Hales and Television New Zealand Ltd - 2019-014 (4 June 2019)
- Paula Rose QSO
- Wendy Palmer
- Susie Staley MNZM
- Julie Hales
ProgrammeFamily Guy promo
BroadcasterTelevision New Zealand Ltd
[This summary does not form part of the decision.]
The Broadcasting Standards Authority has not upheld a complaint that a clip from Family Guy, featured in a promo montage for upcoming programmes on TVNZ, breached the good taste and decency standard. The clip showed Peter Griffin, a male cartoon character, sitting on a chair and opening his legs to show his genitals (which were pixelated). The Authority found that, given the time of the broadcast was after 9pm, the fact that Family Guy is a cartoon comedy and that the scene was brief, the promo was not outside audience expectations and did not undermine current norms of good taste and decency. The Authority therefore found any restriction on the right to freedom of expression would be unjustified.
Not Upheld: Good Taste and Decency
 A promo montage for upcoming programmes on TVNZ included a brief excerpt from Family Guy showing Peter Griffin, a male cartoon character, sitting on a chair and opening his legs to show his genitals, which were pixelated.
 The promo was broadcast on TVNZ throughout January 2019. For the purposes of this complaint, the complainant has identified a specific instance of the promo screened on TVNZ 1 at 9.22pm during an episode of Coronation Street.
 Julie Hales complained that the broadcast breached the good taste and decency standard of the Free-to-Air Television Code of Broadcasting Practice, for the following reasons:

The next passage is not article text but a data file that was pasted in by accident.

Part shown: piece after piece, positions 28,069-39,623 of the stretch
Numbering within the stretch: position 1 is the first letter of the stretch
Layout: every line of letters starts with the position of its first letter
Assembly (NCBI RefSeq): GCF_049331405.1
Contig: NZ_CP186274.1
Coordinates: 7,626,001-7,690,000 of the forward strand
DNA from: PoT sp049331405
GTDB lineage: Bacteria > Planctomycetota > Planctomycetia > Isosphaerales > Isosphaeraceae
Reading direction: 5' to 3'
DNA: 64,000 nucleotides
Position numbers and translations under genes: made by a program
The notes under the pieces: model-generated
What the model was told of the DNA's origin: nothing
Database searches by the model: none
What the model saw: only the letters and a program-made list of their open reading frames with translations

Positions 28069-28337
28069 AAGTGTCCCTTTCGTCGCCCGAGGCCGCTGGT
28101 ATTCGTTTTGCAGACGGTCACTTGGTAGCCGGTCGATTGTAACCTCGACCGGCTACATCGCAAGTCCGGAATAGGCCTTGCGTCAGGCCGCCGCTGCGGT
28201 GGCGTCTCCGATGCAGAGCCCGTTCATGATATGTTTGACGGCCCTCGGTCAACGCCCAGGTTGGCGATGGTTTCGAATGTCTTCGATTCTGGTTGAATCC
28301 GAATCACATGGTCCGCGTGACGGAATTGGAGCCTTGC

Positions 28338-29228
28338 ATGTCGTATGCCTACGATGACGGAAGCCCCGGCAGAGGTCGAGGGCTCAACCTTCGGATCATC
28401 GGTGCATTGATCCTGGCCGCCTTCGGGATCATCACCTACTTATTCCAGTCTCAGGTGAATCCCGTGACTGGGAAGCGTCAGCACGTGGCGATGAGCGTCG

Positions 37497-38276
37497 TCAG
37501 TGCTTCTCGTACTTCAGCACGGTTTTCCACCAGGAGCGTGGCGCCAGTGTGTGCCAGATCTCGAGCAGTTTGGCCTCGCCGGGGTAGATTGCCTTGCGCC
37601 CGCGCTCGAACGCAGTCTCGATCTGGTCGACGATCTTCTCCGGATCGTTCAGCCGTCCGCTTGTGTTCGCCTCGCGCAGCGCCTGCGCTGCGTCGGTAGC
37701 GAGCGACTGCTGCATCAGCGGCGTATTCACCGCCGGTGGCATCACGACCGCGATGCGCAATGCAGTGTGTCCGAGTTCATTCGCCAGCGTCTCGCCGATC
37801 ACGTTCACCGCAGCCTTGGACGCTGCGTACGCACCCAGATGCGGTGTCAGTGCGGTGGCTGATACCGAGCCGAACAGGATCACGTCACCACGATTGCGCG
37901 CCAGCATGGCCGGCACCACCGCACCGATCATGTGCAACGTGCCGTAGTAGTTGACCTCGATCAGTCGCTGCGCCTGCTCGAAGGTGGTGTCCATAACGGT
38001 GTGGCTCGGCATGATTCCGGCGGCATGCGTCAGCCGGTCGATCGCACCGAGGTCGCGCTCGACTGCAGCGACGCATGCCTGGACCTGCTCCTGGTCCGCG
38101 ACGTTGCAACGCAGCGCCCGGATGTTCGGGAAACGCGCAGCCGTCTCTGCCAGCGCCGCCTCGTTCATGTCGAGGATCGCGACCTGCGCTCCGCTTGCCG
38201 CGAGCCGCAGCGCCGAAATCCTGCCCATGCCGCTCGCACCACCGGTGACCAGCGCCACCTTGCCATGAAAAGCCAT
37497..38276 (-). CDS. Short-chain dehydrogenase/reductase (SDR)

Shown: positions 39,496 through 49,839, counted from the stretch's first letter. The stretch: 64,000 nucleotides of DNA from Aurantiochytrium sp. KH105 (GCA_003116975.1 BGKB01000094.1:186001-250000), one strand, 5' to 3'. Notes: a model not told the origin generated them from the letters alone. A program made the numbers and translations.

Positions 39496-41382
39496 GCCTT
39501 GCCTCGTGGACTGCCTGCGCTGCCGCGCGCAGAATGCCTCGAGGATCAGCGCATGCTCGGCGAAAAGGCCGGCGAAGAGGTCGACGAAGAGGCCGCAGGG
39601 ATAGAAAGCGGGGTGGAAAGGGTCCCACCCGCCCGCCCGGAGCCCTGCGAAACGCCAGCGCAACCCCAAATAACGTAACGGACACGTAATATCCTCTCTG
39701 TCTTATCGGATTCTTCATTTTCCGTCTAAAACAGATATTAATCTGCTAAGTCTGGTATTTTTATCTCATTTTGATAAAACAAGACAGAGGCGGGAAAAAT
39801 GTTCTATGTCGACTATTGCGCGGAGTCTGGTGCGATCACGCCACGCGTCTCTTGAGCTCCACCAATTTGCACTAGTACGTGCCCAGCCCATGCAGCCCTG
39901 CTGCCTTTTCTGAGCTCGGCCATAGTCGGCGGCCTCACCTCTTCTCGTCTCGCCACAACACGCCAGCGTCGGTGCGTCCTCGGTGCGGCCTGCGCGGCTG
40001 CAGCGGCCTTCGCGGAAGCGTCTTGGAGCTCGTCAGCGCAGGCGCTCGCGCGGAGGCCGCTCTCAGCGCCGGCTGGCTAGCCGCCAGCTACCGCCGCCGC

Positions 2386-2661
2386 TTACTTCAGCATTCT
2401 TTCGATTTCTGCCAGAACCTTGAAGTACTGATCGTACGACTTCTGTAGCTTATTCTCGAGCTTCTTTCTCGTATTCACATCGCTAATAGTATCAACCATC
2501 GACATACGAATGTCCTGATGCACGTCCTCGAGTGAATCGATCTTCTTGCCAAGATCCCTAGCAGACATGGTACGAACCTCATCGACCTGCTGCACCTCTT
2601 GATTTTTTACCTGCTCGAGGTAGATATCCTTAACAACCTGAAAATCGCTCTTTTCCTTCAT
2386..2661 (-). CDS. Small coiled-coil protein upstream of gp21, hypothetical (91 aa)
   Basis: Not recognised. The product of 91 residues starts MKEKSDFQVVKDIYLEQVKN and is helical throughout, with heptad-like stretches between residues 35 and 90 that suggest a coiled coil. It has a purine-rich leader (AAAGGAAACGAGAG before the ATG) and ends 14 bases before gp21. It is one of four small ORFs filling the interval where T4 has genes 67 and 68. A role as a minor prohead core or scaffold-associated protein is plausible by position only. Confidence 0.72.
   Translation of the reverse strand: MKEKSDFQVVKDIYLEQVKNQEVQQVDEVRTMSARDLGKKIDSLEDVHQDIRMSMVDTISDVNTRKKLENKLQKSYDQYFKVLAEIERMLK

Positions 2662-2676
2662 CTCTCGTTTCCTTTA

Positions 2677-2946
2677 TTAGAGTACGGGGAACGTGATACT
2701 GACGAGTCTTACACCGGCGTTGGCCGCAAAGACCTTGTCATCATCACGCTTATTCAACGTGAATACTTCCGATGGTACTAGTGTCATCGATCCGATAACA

- The excerpt was an indecent, confronting and very offensive soft porn image.
- Although intended to be light-hearted and humorous, the brief excerpt was taken out of context, and for viewers who did not recognise or know the excerpt from Basic Instinct, the clip simply seemed suggestive.
- Regardless, the scene being parodied was pornographic itself.
- Being shown in the AO time and being brief does not make the clip acceptable.
- The clip was not always pixelated.
- The broadcaster could have chosen a different scene to promote Family Guy.
- This image feeds a ‘societal environment’ encouraging family violence and violent sexual crimes.
 We note that while the complainant identified a specific instance of the promo for the purpose of making a formal complaint, she was concerned about the promo generally, not just in this specific context.
The broadcaster’s response
 TVNZ responded:
- The promo complained of screened at 9.22pm, almost an hour after the 8.30pm AO watershed.
- The promo complained of in this instance screened during Coronation Street which is certified PGR, aimed at older viewers, not considered to be ‘children’s programming’ and scheduled in a line-up aimed at older viewers.1
- Promos for AO programmes can be broadcast during G and PGR programmes as long as the promo conforms with the classification of the host programme.
- The references in the promo were intended to be light-hearted and humorous. Peter was re-enacting a notorious scene from Basic Instinct where Sharon Stone is interviewed by police. It was a very small part of the promo.
- The nudity was completely covered by pixilation in all versions of the promo and would not offend viewers. It was not pornographic, as it did not depict a sex act nor was it designed to invoke sexual arousal or create sexual excitement.
- The promo was not intended to promote men exposing themselves.
- The footage did not require an AO classification in the context of screening. There was no sexualised commentary outside the PGR classification included in the promo. No material in the promo was explicit or inappropriate in the context of Coronation Street.
 The purpose of the good taste and decency standard (Standard 1) is to protect audience members from viewing broadcasts that are likely to cause widespread undue offence or distress, or undermine widely shared community standards.2
 The context in which the content occurs and the wider context of the broadcast are relevant to assessing whether the broadcast has breached the standard.3 Audience expectations are crucial. Audiences who know what they are getting can usually avoid this material or supervise their children’s exposure to it.4